This is a wonderfully, mysterious, dark and occasionally gruesome story. Cant help but wonder if that's the reason it was never used on TV or maybe the finer points were added at a later date by Marc Platt who is one of this ranges finest writers. I love this story, usually I don't like the bleak stuff but its done right here.
I thought I might be suffering from Sixth Doctor Overload this month with two releases but he continues to impress. Nicola, as always threatens to steal the show. Here, she is given a real chance to shine, and she rises to challenge brilliantly.
Steve Foxon's music is also very creepy and translates the atmosphere very well. The music here is very powerful when used, usually to signify the presence of a threat. And the silence is very effective also.
on 5 May 2010
Number six of the 'Lost Stories' mini-series is a vibrant and highly entertaining historical adventure for Colin Baker's Sixth Doctor and his lycra-clad American Botanist travelling companion, Perpegillium 'Peri' Brown.
After colliding with an asteroid in space, the TARDIS arrives in murky 16th Century London, where playwright Kit Marlowe is attempting to write his seminal Renaissance drama Doctor Faustus. However, behind the scenes there lurks the shadowy and physically monstrous form of mysterious Spaniard Velez, who along with his dwarfish minion Iguano is using the unstable Marlowe to help him locate an ancient Aztec artefact, which he believes will be vital in whatever nefarious business he is engaged in...
So who are 'The Omnim' and what are they waiting for? Why is Velez so horrifying to behold? And what is the significance of the astral plane to which The Doctor and Peri are suddenly transported? As the point of entry approaches, the travellers must confront the Omnim and rescue Marlowe from the clutches of a madman...
Marc Platt has taken Barbara Clegg's unfinished script and created a fascinating adventure; the Elizabethan setting is fantastically realised within the limitations of audio, and the presence of such historical luminaries as Sir Francis Walsingham give the play a real edge. Highly recommended and absolutely excellent.
A superbly dark visit to Elizabethan England and the shadow haunting playwright Kit Marlowe; his inspiration, his temptation and England's doom... 5* (2 episodes, 2 CDs, 120 min)
A strange phenomenon surrounding a wandering planetoid brings the Doctor and Peri to London just a few years after the defeat of the Spanish Armada. But the Doctor isn't the first alien to arrive, something else is stirring; ancient, cold as stone and thirsting for blood, it fell to Earth many ages since and the Doctor has seen its work before, long ago...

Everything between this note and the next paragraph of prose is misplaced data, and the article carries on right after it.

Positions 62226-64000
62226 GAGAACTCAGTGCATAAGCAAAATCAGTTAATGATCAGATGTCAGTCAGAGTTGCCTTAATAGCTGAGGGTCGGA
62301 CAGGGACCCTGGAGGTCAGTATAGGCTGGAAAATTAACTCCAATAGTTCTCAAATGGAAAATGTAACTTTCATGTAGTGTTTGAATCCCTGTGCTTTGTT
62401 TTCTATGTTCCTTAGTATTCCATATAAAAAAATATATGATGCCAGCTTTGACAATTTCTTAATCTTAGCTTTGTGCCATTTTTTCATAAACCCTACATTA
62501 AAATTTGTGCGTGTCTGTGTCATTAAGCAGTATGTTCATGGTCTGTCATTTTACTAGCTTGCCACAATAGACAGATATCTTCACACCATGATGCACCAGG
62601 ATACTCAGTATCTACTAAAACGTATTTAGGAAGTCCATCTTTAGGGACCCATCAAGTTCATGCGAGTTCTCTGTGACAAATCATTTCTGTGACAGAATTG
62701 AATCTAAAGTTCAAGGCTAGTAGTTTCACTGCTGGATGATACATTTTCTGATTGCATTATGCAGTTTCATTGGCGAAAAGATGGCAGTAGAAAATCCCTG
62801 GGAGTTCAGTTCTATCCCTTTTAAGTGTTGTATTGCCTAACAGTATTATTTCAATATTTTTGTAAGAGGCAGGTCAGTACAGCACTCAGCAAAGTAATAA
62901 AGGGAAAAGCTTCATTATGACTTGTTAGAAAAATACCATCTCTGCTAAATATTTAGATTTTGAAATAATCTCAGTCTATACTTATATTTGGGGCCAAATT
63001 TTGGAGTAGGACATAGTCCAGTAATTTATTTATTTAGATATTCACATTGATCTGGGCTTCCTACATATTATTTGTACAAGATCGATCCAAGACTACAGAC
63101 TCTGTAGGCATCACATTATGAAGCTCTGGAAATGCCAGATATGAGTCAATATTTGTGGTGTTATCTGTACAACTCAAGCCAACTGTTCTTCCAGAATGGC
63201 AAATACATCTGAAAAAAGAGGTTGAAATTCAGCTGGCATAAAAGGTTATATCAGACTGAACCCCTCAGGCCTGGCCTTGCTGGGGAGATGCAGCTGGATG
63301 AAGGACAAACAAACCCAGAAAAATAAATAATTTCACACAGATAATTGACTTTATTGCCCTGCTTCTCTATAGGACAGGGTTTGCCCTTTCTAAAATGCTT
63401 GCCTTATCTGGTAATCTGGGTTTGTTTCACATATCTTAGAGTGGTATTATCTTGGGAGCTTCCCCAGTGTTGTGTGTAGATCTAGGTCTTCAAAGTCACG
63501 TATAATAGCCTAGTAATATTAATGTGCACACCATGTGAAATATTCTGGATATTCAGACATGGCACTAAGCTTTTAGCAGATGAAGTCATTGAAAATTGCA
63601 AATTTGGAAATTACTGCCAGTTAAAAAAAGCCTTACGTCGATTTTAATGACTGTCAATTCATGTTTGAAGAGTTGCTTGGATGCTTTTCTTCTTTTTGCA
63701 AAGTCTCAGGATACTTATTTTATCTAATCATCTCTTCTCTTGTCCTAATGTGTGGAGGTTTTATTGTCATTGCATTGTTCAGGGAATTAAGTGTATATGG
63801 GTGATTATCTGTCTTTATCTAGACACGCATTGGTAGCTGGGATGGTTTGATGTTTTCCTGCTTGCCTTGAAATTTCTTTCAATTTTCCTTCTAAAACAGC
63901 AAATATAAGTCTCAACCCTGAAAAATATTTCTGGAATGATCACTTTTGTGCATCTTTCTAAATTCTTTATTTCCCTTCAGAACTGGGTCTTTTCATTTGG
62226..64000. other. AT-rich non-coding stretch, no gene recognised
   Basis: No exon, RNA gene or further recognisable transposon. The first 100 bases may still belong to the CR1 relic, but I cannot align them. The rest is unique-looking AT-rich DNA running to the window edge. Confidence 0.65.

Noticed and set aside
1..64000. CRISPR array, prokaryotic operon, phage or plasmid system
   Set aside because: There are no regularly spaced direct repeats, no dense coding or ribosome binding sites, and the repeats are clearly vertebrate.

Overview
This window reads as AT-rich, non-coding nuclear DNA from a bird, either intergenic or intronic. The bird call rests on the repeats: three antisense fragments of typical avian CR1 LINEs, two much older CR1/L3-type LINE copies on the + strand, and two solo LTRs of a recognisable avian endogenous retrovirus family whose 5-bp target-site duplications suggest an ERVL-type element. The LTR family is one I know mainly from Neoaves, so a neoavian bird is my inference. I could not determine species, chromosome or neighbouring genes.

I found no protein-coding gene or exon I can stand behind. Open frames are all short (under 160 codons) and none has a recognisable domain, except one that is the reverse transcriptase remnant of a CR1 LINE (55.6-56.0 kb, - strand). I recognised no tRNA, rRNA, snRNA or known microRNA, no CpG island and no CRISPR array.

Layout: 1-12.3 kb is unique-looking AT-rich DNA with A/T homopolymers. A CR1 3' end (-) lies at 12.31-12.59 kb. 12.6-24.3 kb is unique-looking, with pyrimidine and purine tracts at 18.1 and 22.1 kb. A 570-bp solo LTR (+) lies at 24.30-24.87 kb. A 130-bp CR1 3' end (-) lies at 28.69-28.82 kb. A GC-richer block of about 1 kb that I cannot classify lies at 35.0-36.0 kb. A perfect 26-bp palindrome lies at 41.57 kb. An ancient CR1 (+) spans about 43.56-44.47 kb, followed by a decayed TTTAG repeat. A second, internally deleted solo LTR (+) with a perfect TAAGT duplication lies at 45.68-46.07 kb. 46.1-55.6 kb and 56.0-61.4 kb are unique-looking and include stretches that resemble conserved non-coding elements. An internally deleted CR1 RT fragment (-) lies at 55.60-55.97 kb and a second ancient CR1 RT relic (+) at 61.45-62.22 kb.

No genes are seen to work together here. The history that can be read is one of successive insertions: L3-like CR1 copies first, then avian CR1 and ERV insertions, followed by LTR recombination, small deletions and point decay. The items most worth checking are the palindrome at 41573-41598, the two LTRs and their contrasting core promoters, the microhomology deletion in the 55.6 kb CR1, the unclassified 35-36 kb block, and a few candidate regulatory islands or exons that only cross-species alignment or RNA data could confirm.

Christopher `Kit' Marlowe, leading playwright and English government spy, has other problems. His latest play will depict the legend of Doctor Faustus, a philosopher who sold his soul for dark knowledge. But Marlowe is running out of ideas - until inspiration visits him in the shape of sinister Spaniard Don Lorenzo Velez, a man so deeply lost in dark secrets that even Death rejects him...
This is a dramatic Sixth Doctor `Lost Story' written by Marc Platt in the best `Gothic' tradition and faithful to the original storyline by Barbara Clegg. Practically perfect, as written here it makes a gripping audio experience with the great script and performances combined with Steve Foxon's excellent sound design.
It's a `history-meets-the-aliens' story with alien science weaving into human supernatural beliefs, and the quality of writing and the actors place it among the very best of that genre. Marc Platt also wrote the fantastic recent story `The Devil's Armada' from Philip Hinchcliffe's thrilling storyline; it's also set in Elizabethan England, just a few years before `Point of Entry' and even with an appearance from one of the same historical figures, so it's no surprise his portrayal of dangerous, exciting Elizabethan London and its people is excellent here.
Matt Addis and Luis Soto lead the guest cast with two superb performances as Marlowe and Velez, the tempted and the tempter. Marlowe risks his moral soul in search of a play while Velez is playing for higher stakes; he seeks an ancient artefact from the New World made from the substance of an old world - the world of the Omnim - to rebuild their world on ours... Surrounding the central plot are the informers of Sir Francis Walsingham, the Queen's spymaster, trying to keep England safe from foreign foes whatever it takes - and in this case, it takes the Doctor and Peri!